Also, in just a single day in June, one of the largest airlines in the Middle East, Emirates, reportedly laid off several pilots and cabin crew, blaming the recession for the action. During that period, hundreds of pilots also reportedly lost their jobs at Middle East carriers, Qatar Airways and Etihad.
Apart from being sacked, several pilots worldwide were also forced to take pay cuts as a result of the COVID-19 pandemic.
In Nigeria, the situation was not different as some airlines reportedly sacked some pilots due to the pandemic.
However, at the time the sacking was announced, the aviation minister and the National Association of Aircraft Pilots and Engineers intervened and urged the concerned airlines to recall the sacked pilots because of the likely economic burden on the workers.
Fear of redundancy
Apart from not making income due to joblessness, one of the issues some of the laid-off pilots said was causing them pain was redundancy, which in literal terms means a pilot not able to get flying hours.
Even when the economy rebounds and the aviation sector also reboots, the pilots said they would need to be up to speed – meaning they would not just polish their suits and shoes but would also need to brush up on their flight-deck skills and ensure they keep within the boundaries of aviation’s stringent safety regulations.
For instance, Onunaiju said he had been supervising his clothing business since he was out of a job but had to keep spending his earnings to keep his licence updated.
He said, “When I talk about keeping my licence updated, I am speaking of medical, insurance, multi-engine instrument rating, and so on. Keeping the licence updated is a huge expense, particularly when you are not flying. But you still have to do it or else when a job offer comes, you can’t go for it.
“I’m still holding on and I won’t give up. My wife too has been helpful in terms of emotional support, because I tell you, if an out-of-job pilot does not have a good support system, they can be depressed.
“So as an out-of-job pilot who still wants to fly and not retire, frequent training and recency are required. (According to Brian Strutton of the British Airline Pilots Association, recency means complying with regulations that stipulate a pilot must have successfully carried out three takeoffs and landings, one of which using the cockpit’s autoland facility, within the previous 90 days.)
According to Strutton, simulators are also important to help pilots keep their skills sharp. But while much could be practised using computer games such as the Microsoft Flight Simulator, he said there was no substitute when it comes to ratings, training and certifications – saying pilots needed to access real, full-scale flight simulators.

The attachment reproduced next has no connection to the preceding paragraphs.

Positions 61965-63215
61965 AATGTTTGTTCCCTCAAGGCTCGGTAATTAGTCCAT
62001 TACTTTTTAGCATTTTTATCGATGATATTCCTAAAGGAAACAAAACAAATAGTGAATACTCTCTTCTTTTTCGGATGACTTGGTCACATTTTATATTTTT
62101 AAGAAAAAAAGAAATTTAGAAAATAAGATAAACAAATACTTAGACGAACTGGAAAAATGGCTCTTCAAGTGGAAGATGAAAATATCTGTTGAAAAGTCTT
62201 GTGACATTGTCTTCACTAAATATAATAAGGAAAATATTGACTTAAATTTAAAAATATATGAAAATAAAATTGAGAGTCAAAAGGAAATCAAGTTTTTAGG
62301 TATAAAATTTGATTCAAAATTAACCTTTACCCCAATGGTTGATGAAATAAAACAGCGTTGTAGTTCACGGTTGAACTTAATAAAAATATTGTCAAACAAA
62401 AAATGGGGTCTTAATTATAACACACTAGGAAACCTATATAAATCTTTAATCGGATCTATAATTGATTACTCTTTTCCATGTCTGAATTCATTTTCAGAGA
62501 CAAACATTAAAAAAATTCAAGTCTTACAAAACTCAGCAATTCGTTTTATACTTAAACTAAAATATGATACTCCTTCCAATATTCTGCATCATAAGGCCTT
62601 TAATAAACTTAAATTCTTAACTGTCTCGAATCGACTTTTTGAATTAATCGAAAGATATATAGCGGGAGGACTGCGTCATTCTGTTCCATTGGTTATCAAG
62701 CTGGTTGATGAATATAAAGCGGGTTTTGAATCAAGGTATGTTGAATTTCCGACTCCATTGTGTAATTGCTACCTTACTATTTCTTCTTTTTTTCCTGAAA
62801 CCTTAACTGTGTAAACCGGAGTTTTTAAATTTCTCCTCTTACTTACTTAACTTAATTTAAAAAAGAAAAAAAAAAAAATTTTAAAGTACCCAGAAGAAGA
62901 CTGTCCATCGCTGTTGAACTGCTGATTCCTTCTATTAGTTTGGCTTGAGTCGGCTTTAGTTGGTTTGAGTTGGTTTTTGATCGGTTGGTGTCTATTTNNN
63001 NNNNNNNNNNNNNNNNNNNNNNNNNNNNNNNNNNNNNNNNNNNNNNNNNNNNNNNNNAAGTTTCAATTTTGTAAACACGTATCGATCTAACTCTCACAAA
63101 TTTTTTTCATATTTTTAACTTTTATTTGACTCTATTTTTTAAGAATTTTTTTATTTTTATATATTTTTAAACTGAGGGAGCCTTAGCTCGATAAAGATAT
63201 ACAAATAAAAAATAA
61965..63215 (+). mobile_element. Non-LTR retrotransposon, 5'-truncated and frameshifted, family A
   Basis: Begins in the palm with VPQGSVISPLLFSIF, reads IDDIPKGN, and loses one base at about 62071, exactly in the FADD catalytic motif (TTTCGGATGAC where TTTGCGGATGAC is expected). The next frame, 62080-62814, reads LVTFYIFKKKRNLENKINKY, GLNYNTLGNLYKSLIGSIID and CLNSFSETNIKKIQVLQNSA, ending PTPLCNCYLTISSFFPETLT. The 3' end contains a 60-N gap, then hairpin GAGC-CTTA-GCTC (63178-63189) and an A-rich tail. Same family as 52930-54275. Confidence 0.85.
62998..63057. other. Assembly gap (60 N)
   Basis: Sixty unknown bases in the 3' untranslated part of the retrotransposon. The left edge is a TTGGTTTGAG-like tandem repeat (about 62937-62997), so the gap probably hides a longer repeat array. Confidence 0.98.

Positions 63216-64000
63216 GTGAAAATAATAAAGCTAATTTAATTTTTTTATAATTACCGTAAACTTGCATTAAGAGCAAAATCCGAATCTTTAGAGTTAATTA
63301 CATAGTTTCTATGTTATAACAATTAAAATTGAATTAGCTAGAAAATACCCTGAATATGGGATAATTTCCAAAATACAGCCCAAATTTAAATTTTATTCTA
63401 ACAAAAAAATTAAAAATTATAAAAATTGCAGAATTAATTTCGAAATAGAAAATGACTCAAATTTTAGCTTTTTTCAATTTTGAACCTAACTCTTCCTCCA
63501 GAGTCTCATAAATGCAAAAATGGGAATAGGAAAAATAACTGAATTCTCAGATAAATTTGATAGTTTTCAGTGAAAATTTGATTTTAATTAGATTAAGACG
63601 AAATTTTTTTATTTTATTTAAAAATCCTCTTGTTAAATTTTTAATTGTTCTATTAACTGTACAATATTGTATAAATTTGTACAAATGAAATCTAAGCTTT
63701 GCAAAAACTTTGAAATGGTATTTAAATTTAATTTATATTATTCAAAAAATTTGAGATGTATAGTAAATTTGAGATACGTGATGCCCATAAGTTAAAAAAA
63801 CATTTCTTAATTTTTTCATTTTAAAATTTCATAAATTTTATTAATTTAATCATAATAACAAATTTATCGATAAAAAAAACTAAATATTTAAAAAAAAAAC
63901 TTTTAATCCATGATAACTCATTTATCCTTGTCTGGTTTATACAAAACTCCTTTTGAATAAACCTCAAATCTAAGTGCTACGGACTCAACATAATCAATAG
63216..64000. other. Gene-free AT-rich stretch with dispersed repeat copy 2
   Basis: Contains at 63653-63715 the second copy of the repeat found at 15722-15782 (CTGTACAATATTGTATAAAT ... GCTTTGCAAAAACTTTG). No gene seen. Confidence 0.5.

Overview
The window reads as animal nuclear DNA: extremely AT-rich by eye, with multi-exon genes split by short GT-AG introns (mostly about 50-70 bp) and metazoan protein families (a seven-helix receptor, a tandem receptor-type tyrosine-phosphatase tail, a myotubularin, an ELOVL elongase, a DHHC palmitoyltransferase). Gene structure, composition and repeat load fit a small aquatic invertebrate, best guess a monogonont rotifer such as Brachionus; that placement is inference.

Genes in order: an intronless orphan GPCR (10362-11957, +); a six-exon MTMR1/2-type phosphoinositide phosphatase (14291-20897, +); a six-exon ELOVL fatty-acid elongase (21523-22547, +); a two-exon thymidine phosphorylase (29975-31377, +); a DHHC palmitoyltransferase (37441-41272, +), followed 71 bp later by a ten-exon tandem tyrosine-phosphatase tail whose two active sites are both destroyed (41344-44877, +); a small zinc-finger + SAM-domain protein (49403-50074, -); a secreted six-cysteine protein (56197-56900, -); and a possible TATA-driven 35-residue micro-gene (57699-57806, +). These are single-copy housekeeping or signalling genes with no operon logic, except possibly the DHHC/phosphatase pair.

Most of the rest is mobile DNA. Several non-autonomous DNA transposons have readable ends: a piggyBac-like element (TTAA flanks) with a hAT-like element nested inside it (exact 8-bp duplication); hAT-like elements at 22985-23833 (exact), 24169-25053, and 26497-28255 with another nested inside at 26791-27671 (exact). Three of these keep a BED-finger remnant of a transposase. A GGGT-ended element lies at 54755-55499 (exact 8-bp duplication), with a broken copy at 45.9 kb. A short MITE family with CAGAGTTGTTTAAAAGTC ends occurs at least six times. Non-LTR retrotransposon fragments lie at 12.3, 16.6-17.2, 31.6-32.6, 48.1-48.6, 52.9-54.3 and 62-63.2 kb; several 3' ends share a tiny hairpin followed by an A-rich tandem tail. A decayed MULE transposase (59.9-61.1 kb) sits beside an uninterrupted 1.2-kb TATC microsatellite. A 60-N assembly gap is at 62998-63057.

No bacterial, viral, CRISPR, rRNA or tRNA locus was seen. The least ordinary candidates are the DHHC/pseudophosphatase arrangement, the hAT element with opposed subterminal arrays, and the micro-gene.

“Expense is an issue too. Simulator time costs around $300 (N114,000) to $400 (N152,000) an hour and that’s without the necessarily associated personnel. It’s all an enormous undertaking,” he added.
Speaking with our correspondent, an aviation analyst, Mr Olumide Ohunayo, said many pilots might remain redundant in the next two or three years as the economy had yet to rebound and airlines were not flying their aircraft at full capacity.
He said, “The pandemic decimated the industry. Airlines were forced to park their aircraft and return leases. For some airlines, the frequency of flight was reduced because they did not have enough passengers. When you look at these, they affected the whole value chain in the aviation industry, where we have pilots, engineers, cabin crew, dispatchers, flying instructors, and others.
“It did not happen only in Nigeria. Even in the United States, aviation workers have been laid off.’’
Ohunayo said the lay-offs in Nigeria, and elsewhere, would definitely affect their proficiency, adding that there was no hope they would get another job until the global economy improved.
He added, “As some have lost their jobs, they have also lost their recency or proficiency. And when they don’t have proficiency, they are automatically grounded. The reason is that many pilots cannot travel out of the country right now.
“I think it’s only pilots who fly common airplanes like Boeing 737 who can afford to retain their proficiency as they can go to Addis Ababa, Ethiopia for retraining. For pilots who fly other planes, they cannot train within Africa and this can prolong their redundancy.”